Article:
A judge in Ballymena said: “Drugs are a terrible scourge on our society”.
District Judge Nigel Broderick was speaking at the town’s Magistrates Court on Thursday when he jailed heroin addict Dale McKee, who was in breach of seven suspended sentences, for eight months.
McKee, formerly with an address at Edward Street, Ballymena, had stolen £200 worth of meat; detergent; worth £36; bottles of fragrance worth £102 as well as a microwave, kettle and toaster worth £95.
The court heard he used a ‘bag for life’
On another occasion he was in Semi-Chem when a police officer saw him stealing a packet of Nurofen.
The court was also told of an incident on Thursday February 8 this year in the vicinity of Ballymena Courthouse when there was a “melee”.
McKee had a dog on a lead and started to run. He admitted resisting a police officer in the execution of her duty.
McKee had been taken away in an ambulance after falling ill at the same court the on Thursday June 21.
Defence barrister Neil Moore said his client had drug abuse difficulties.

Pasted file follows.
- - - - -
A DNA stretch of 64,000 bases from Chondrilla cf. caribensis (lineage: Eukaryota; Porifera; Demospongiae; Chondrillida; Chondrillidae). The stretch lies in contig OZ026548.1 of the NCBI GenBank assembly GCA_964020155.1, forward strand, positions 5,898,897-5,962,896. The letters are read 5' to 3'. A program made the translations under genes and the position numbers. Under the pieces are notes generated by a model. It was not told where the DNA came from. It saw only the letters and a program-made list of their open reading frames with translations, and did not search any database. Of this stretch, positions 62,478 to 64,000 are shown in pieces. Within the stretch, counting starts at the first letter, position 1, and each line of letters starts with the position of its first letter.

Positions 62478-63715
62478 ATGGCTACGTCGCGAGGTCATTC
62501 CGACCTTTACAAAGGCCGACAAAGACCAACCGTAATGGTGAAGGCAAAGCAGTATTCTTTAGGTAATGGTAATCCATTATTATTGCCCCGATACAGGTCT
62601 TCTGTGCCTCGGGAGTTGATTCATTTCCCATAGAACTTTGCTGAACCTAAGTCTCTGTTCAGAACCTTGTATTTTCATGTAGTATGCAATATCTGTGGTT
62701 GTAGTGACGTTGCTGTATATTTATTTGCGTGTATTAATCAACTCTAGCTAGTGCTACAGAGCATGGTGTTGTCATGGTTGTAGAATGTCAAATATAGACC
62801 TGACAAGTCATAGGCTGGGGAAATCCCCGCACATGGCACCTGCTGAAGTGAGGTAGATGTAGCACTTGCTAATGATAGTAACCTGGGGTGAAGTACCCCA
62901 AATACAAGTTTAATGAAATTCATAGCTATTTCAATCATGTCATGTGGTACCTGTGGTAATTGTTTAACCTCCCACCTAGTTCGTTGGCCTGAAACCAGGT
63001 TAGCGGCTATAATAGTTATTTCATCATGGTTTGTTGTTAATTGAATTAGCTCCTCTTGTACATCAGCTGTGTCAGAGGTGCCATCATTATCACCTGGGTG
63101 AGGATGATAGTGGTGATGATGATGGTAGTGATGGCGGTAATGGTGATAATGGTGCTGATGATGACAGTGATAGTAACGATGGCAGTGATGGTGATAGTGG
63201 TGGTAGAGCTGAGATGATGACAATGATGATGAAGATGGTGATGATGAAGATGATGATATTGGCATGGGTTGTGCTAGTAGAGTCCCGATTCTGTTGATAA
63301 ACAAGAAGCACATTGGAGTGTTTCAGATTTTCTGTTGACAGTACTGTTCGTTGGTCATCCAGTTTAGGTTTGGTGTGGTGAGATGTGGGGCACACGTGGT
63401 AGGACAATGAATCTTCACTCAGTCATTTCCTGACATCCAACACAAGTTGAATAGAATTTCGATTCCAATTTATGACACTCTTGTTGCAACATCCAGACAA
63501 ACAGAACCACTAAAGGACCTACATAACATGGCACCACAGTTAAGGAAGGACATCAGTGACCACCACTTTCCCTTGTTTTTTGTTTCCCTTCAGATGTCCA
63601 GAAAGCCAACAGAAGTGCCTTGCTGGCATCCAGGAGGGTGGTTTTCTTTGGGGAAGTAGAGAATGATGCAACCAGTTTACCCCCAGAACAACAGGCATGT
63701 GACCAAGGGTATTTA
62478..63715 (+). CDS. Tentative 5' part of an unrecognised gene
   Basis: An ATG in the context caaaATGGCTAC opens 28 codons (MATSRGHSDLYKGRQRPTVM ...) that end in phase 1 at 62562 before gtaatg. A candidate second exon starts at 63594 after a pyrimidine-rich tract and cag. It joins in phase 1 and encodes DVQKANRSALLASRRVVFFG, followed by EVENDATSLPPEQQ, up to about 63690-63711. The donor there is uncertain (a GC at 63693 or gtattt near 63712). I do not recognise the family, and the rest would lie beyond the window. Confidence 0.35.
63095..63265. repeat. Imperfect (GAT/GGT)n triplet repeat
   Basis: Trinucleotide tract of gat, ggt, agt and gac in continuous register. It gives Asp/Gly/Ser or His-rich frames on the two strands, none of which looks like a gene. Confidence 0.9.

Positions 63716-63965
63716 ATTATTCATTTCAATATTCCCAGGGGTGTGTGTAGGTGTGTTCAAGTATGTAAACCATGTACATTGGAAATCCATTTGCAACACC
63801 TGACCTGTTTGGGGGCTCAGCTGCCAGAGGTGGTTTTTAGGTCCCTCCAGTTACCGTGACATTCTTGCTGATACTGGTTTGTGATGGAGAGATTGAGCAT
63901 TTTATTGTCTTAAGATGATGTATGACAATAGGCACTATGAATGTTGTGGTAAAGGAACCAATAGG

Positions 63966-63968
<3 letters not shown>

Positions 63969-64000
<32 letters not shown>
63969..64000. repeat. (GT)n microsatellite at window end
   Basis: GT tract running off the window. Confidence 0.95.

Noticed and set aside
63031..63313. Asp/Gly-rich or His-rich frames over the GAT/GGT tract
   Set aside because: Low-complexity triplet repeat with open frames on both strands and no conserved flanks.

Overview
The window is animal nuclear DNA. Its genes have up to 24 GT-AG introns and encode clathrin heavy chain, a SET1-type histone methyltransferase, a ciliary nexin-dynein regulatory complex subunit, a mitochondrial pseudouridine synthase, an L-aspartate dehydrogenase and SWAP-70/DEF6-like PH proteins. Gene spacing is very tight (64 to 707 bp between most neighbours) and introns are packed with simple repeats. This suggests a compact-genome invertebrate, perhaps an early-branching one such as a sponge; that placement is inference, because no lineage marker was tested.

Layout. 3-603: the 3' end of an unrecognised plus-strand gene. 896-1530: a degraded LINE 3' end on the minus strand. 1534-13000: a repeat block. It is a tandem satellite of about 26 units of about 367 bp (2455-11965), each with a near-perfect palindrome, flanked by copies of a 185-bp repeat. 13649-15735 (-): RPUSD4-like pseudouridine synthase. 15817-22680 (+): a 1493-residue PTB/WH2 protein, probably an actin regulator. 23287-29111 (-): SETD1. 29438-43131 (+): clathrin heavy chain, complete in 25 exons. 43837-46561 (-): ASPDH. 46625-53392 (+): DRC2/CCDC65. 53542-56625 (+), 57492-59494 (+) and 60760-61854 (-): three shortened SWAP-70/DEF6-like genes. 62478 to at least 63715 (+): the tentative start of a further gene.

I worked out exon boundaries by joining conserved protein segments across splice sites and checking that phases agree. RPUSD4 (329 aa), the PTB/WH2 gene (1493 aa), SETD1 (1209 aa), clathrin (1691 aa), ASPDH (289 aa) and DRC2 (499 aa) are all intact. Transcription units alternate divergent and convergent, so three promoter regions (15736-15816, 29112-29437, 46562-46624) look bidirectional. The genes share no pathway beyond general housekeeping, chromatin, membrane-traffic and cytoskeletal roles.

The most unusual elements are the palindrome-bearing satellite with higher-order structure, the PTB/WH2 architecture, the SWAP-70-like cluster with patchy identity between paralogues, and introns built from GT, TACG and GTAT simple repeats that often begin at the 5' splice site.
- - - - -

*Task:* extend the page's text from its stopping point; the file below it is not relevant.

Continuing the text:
The lawyer said McKee and his family hail from Larne and for “various reasons” they relocated to Ballymena.
The defendant, said Mr Moore, was involved in shoplifting “to feed” his drug addiction.
The lawyer said “due to a number of reasons” the family have now moved to another part of Ballymena.
Mr Moore said McKee was getting methadone on prescription but on occasions he would fail to pick it up and then mis-use heroin which would continue the “vicious circle” of offending.
Mr Moore said treatment is required to give McKee a settled lifestyle.
The lawyer said McKee was always going to get caught when he shoplifts because shopowners and police know him and there is CCTV in place.
Jailing the defendant, the judge said that although McKee was only 25, drugs had “fuelled a life of crime”.
The judge said until the defendant engaged with treatment for his addiction, prison would be a “revolving door” and “the only alternative is a period of custody”.
Bail was fixed for appeal but McKee will remain in custody in the mean time.